In 1884, the Canadian government enacted a ban on the potlatch, the foundational ceremony of the Haida people. The tradition, which determined social structure, transmitted cultural knowledge, and redistributed wealth, was seen as a cultural impediment to the government's aim of assimilation.
The tradition did not die, however; the knowledge of the ceremony was kept alive by the Elders through other events until the ban was lifted. In 1969, a potlatch was held. The occasion: the raising of a totem pole carved by Robert Davidson, the first the community had seen in close to 80 years. From then on, the community publicly reclaimed, from the Elders who remained to share it, the knowledge that has almost been lost.
Sara Florence Davidson, Robert's daughter, would become an educator. Over the course of her own education, she came to see how the traditions of the Haida practiced by her father--holistic, built on relationships, practical, and continuous--could be integrated into contemporary educational practices. From this realization came the roots for this book.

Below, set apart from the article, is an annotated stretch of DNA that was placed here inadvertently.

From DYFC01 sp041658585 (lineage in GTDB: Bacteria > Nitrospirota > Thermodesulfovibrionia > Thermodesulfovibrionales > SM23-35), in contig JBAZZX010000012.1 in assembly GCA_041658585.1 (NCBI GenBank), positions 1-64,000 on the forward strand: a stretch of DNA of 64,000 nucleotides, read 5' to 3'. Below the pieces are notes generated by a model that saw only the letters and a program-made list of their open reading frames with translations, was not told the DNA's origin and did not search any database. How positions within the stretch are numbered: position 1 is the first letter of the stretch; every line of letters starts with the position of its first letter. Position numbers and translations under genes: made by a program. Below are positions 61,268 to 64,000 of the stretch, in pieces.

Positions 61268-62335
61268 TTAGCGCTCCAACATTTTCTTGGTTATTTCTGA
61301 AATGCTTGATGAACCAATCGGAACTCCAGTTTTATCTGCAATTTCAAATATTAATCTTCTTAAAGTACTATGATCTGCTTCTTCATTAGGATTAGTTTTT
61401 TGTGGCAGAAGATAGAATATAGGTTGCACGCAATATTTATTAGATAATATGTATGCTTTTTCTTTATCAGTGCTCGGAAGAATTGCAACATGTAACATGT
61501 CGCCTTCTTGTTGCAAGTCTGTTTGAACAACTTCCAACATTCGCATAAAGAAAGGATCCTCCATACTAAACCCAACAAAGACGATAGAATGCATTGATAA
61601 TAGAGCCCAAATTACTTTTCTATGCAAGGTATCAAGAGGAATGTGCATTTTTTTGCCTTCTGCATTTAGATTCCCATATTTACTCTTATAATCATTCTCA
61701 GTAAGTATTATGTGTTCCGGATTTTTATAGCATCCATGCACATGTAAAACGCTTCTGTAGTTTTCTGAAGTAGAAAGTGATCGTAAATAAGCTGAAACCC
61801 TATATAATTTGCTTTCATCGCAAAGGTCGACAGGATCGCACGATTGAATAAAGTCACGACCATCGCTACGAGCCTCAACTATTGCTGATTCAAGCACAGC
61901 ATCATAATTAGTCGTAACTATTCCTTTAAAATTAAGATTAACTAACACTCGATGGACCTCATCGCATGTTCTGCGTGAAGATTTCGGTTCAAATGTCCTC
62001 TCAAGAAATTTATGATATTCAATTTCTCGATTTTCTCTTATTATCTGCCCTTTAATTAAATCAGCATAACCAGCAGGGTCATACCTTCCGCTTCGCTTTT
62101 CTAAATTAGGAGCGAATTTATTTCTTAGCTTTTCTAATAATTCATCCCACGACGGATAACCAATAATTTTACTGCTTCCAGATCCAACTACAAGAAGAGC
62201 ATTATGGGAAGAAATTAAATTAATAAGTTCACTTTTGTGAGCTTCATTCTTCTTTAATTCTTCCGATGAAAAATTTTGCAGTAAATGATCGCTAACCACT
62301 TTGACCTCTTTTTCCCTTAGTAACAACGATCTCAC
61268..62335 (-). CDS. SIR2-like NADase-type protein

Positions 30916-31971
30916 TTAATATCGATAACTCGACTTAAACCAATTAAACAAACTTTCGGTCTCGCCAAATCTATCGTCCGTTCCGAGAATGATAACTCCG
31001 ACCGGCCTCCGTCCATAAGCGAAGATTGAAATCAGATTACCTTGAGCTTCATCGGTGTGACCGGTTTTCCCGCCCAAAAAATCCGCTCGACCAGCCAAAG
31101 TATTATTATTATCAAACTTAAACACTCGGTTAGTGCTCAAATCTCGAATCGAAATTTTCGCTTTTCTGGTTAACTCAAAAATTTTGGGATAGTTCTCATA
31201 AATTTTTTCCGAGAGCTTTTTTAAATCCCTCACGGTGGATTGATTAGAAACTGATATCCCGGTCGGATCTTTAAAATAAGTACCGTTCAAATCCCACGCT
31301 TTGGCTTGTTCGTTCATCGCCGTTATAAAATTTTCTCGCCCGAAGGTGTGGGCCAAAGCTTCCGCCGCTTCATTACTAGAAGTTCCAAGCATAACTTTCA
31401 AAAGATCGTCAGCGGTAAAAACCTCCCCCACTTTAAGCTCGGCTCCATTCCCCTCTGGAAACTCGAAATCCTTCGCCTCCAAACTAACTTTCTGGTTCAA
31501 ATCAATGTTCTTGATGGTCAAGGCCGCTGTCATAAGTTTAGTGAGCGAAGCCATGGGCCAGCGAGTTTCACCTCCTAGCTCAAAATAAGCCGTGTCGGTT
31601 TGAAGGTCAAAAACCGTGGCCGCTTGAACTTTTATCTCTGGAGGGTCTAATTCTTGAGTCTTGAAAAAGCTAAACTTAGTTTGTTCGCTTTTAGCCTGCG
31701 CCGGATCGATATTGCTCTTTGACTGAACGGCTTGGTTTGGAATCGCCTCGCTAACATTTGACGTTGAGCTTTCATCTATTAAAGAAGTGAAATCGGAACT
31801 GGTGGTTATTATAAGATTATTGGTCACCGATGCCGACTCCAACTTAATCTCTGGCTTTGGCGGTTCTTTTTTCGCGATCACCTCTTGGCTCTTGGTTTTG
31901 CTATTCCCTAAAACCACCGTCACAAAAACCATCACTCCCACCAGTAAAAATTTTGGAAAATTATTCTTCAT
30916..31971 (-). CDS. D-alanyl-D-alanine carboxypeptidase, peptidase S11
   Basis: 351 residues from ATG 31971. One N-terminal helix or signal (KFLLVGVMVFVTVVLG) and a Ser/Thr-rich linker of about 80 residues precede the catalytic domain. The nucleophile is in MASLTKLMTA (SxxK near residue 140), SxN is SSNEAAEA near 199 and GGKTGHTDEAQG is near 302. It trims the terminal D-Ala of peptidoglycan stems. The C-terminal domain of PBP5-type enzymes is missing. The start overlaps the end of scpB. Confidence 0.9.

Sara Florence Davidson is a Haida educator and scholar with a PhD in Literacy Education. She is currently an Assistant Professor in the Teacher Education Department at the University of the Fraser Valley, where she works with teacher candidates to bring Indigenous content, perspectives, and pedagogies into their classrooms. Sara's research has focused upon the use of autobiographical and narrative writing to engage in the writing process and to explore identities, as well as the mandating of Indigenous content in the curriculum. She has also explored ways to merge the strengths of Indigenous and non-Indigenous pedagogical practices. She is the project lead on the Indigenous Storybooks project, where she explores how traditional Indigenous stories can be used to strengthen literacy practices. She has also taught adolescents in the K-12 system, and has worked with Indigenous students making the transition from rural to urban centres for their education. Robert Davidson is one of Canada's most respected and important contemporary artists. Of Haida descent, he is a master carver of totem poles and masks and works in a variety of media as a printmaker, painter, and jeweler. A leading figure in the renaissance of Haida art and culture, Davidson is renowned as an impeccable craftsman whose creative and personal interpretation of traditional Haida form is unparalleled. For more than forty years, he has produced an internationally acclaimed body of work found in a number of collections, including the National Gallery of Canada, the Vancouver Art Gallery, the Canadian Museum of Civilization, the Southwest Museum (Los Angeles), and the Artists for Kids Gallery (North Vancouver). He holds honorary degrees from the University of Victoria, Simon Fraser University, Southern Methodist University, and the Emily Carr Institute. Davidson is a recipient of the National Aboriginal Achievement Award, the Order of British Columbia, the Governor General's Award, and the Order of Canada.